The number of patients with acute respiratory illnesses in Bavaria had dropped compared with two weeks ago, according to figures obtained by the magazine.
“That is a gentle trend,” said Susanne Glasmacher, spokeswoman for the Robert Koch Institute, the federal centre charged with disease control and prevention.
The situation is also improving in the north of the country. Doris Schrage of the Altona Children's Hospital in Hamburg, told Spiegel: “The big wave of infections has probably already passed.”
And children's doctor Heiko Krude of the Virchow Clinic at Berlin's Charite University said: “The symptoms are largely mild. We have no shortage of intensive care beds or artificial respiration equipment.”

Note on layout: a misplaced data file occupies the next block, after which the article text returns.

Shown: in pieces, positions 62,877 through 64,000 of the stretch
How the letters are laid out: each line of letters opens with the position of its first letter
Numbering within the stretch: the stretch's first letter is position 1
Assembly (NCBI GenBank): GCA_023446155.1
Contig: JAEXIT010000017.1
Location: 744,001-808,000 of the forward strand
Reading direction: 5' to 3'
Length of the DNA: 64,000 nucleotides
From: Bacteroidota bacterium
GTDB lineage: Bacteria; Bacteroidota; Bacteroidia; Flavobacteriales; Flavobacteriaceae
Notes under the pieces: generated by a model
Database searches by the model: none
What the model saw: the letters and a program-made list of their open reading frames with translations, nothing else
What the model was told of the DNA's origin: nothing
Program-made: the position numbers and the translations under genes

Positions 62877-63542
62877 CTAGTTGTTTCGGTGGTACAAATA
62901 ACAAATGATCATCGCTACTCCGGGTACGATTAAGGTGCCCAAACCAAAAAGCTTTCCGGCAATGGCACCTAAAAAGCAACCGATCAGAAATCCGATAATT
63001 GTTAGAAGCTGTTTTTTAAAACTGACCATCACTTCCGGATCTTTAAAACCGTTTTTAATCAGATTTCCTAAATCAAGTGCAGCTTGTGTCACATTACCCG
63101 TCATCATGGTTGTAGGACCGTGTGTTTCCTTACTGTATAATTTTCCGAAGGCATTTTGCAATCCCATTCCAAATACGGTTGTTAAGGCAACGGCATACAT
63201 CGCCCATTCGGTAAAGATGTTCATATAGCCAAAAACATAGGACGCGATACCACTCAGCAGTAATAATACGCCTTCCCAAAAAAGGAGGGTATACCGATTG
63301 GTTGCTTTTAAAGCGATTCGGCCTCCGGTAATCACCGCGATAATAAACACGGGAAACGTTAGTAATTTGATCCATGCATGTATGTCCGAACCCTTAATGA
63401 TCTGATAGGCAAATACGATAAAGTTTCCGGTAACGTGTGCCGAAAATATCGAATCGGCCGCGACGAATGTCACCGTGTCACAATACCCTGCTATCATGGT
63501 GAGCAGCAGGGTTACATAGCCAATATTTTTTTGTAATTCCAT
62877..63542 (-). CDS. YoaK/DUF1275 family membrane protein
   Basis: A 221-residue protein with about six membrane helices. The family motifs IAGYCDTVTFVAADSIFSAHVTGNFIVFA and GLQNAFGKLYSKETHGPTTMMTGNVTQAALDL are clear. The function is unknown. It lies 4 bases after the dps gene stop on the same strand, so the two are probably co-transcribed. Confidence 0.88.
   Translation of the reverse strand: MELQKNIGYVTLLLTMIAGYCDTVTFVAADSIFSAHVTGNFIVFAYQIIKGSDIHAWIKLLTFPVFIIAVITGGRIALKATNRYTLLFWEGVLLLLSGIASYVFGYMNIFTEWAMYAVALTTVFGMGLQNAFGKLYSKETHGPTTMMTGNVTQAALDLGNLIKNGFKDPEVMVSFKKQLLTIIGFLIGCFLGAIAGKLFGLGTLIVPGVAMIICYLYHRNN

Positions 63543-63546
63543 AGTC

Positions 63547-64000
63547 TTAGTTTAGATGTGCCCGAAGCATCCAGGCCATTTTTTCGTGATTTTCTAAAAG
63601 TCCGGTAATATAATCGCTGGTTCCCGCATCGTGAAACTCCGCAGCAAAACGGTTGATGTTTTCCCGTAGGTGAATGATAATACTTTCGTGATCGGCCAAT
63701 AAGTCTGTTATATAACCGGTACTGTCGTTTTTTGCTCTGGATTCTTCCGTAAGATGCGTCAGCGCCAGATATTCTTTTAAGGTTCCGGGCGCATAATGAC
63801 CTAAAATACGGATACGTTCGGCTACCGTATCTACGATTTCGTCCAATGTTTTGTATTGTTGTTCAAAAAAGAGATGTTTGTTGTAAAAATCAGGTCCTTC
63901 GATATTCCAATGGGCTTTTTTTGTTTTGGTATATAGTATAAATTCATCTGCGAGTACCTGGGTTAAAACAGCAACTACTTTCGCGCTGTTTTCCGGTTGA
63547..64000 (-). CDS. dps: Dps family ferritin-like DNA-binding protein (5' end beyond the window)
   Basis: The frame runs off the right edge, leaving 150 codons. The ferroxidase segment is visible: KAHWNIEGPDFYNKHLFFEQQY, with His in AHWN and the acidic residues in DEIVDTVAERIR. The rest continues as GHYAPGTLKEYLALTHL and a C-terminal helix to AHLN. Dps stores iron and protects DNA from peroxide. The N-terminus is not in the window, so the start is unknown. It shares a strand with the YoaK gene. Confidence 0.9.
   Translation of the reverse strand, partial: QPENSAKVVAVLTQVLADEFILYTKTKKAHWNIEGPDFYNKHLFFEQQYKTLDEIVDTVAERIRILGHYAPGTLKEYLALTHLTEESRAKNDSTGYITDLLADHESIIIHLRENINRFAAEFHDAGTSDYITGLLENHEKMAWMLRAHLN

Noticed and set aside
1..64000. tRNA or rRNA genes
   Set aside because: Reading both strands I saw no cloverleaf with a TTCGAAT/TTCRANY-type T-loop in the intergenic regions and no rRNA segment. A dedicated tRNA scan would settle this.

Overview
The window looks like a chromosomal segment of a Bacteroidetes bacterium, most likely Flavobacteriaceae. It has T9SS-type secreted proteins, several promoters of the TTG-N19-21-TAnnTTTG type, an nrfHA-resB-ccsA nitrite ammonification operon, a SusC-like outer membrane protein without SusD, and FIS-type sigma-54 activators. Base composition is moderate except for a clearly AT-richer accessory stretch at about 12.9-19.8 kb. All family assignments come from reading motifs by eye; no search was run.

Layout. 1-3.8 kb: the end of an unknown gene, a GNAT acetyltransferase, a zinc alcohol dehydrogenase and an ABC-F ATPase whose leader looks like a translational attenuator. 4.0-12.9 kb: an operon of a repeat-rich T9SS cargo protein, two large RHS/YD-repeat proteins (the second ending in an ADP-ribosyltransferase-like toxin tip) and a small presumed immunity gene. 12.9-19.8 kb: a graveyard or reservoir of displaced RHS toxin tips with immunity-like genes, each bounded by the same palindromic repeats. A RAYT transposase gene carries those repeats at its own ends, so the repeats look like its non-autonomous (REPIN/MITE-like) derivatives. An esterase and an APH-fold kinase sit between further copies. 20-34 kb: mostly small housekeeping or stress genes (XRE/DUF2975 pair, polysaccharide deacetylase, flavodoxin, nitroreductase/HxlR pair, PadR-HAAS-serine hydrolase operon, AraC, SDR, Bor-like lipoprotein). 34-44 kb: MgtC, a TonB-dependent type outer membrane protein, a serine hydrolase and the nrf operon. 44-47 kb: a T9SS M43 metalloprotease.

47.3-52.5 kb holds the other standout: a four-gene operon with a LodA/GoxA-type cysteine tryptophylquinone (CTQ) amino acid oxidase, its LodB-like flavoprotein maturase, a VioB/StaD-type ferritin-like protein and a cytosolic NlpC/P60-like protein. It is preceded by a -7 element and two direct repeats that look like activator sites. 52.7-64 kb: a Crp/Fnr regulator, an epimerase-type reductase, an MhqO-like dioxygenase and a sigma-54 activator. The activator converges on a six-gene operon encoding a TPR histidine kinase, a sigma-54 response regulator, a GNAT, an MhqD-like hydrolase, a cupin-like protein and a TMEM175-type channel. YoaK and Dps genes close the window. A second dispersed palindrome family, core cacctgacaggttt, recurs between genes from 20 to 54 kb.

Up to 4.8 million Germans, including high-risk groups such as children and the elderly, and health care workers, have been immunised, Spiegel reported.
A vaccination for pregnant women – who are also an at-risk group – is likely to be approved within a week.
On Tuesday, state health ministers are set to meet to discuss how urgently they should recommend vaccination for the healthy sections of the community – especially the possibility of organising mass immunisation.
The Robert Koch Institute confirms there have been 59 deaths so far from swine flu.